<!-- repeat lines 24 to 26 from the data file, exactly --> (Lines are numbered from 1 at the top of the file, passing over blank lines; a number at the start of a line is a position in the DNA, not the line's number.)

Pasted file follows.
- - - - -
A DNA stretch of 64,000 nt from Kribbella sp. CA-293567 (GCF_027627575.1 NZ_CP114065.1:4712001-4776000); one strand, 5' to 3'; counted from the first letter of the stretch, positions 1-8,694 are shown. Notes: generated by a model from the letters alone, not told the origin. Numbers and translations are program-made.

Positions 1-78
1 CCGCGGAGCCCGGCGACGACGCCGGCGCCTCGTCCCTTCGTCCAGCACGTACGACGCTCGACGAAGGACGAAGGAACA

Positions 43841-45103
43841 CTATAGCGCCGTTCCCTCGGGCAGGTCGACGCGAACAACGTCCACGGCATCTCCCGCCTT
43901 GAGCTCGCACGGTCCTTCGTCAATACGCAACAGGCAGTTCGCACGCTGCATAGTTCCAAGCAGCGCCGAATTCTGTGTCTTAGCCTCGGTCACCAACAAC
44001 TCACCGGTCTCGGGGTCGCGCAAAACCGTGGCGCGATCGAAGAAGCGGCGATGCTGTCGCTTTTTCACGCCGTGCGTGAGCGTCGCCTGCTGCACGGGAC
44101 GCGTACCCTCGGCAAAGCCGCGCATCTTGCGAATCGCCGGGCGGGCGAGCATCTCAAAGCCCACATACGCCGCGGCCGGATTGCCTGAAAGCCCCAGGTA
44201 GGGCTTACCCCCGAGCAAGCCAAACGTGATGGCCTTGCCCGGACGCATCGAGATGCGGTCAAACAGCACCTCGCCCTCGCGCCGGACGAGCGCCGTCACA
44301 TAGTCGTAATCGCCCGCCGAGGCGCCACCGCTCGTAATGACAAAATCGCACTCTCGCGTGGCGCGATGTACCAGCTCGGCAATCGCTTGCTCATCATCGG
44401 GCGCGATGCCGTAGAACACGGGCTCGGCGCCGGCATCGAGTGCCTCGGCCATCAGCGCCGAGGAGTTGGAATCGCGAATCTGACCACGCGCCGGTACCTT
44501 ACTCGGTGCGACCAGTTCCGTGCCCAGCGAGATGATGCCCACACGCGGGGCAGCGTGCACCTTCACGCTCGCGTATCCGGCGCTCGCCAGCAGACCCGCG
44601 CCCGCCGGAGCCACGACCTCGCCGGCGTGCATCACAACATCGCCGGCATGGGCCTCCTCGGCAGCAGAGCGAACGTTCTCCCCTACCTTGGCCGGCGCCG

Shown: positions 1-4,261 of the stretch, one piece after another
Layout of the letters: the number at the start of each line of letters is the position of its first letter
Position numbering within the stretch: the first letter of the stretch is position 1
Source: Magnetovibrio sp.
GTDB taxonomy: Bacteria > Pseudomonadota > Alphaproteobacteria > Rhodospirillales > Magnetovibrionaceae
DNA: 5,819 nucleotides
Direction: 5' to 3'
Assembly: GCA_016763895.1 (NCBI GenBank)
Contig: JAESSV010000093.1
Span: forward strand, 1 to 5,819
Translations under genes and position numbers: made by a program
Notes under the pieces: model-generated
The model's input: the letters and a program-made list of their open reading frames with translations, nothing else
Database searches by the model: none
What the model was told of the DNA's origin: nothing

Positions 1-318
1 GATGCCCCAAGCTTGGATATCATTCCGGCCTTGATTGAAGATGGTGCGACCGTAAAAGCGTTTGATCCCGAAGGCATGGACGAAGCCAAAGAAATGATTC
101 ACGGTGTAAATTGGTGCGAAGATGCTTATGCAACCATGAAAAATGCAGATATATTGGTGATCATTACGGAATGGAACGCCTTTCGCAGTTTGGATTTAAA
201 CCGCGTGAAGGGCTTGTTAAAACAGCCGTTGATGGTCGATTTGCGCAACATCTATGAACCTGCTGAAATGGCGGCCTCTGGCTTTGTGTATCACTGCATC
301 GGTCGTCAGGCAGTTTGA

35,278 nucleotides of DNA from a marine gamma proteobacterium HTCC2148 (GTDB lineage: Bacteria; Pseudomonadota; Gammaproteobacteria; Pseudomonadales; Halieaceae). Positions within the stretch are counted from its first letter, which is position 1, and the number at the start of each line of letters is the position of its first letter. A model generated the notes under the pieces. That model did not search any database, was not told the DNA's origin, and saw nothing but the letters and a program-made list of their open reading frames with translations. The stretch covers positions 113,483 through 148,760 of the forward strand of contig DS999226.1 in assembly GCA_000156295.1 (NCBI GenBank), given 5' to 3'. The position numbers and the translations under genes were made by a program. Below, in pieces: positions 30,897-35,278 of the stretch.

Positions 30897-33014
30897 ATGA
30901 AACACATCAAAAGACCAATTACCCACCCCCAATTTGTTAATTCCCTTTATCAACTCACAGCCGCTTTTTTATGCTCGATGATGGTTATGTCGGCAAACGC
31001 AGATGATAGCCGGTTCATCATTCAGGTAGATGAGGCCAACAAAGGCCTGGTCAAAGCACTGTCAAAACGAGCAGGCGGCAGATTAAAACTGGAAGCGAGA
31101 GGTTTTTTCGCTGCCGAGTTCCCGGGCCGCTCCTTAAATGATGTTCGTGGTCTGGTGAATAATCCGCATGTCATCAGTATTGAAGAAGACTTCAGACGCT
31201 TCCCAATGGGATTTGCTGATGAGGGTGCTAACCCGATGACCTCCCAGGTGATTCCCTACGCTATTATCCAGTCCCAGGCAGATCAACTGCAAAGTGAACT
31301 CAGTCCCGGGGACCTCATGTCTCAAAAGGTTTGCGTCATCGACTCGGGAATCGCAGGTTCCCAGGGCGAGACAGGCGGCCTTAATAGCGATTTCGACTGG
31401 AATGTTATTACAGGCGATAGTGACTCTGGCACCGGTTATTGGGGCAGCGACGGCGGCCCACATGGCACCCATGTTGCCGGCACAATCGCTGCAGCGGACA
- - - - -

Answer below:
Translations under genes and position numbers: made by a program
Notes under the pieces: model-generated
The model's input: the letters and a program-made list of their open reading frames with translations, nothing else